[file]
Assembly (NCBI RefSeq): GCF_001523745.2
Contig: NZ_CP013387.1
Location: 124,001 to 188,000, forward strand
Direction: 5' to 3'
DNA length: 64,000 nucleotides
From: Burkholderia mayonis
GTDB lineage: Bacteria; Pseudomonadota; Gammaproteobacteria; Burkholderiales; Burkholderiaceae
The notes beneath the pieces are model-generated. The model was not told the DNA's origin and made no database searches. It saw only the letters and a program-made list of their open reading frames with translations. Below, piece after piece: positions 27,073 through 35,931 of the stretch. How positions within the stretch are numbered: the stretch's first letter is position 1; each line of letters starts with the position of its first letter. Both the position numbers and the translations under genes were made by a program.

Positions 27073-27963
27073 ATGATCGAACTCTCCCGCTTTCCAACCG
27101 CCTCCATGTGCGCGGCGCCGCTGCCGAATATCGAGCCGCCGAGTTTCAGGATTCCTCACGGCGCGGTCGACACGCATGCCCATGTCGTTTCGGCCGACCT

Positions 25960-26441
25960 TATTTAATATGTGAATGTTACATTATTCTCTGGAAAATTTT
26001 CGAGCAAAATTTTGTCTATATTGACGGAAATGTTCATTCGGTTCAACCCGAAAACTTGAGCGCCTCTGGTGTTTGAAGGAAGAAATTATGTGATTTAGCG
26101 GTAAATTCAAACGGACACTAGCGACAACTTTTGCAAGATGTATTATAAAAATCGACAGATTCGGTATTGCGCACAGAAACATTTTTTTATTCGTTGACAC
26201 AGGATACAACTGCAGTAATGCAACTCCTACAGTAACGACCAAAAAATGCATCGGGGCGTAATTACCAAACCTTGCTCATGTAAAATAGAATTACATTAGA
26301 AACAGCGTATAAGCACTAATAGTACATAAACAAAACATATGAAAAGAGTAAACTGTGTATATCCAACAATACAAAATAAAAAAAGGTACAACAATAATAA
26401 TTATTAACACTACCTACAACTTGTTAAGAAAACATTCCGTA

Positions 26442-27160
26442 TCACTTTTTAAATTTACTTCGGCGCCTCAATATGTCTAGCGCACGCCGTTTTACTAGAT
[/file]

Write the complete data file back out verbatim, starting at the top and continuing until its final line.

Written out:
Assembly (NCBI RefSeq): GCF_001523745.2
Contig: NZ_CP013387.1
Location: 124,001 to 188,000, forward strand
Direction: 5' to 3'
DNA length: 64,000 nucleotides
From: Burkholderia mayonis
GTDB lineage: Bacteria; Pseudomonadota; Gammaproteobacteria; Burkholderiales; Burkholderiaceae
The notes beneath the pieces are model-generated. The model was not told the DNA's origin and made no database searches. It saw only the letters and a program-made list of their open reading frames with translations. Below, piece after piece: positions 27,073 through 35,931 of the stretch. How positions within the stretch are numbered: the stretch's first letter is position 1; each line of letters starts with the position of its first letter. Both the position numbers and the translations under genes were made by a program.

Positions 27073-27963
27073 ATGATCGAACTCTCCCGCTTTCCAACCG
27101 CCTCCATGTGCGCGGCGCCGCTGCCGAATATCGAGCCGCCGAGTTTCAGGATTCCTCACGGCGCGGTCGACACGCATGCCCATGTCGTTTCGGCCGACCT

Positions 25960-26441
25960 TATTTAATATGTGAATGTTACATTATTCTCTGGAAAATTTT
26001 CGAGCAAAATTTTGTCTATATTGACGGAAATGTTCATTCGGTTCAACCCGAAAACTTGAGCGCCTCTGGTGTTTGAAGGAAGAAATTATGTGATTTAGCG
26101 GTAAATTCAAACGGACACTAGCGACAACTTTTGCAAGATGTATTATAAAAATCGACAGATTCGGTATTGCGCACAGAAACATTTTTTTATTCGTTGACAC
26201 AGGATACAACTGCAGTAATGCAACTCCTACAGTAACGACCAAAAAATGCATCGGGGCGTAATTACCAAACCTTGCTCATGTAAAATAGAATTACATTAGA
26301 AACAGCGTATAAGCACTAATAGTACATAAACAAAACATATGAAAAGAGTAAACTGTGTATATCCAACAATACAAAATAAAAAAAGGTACAACAATAATAA
26401 TTATTAACACTACCTACAACTTGTTAAGAAAACATTCCGTA

Positions 26442-27160
26442 TCACTTTTTAAATTTACTTCGGCGCCTCAATATGTCTAGCGCACGCCGTTTTACTAGAT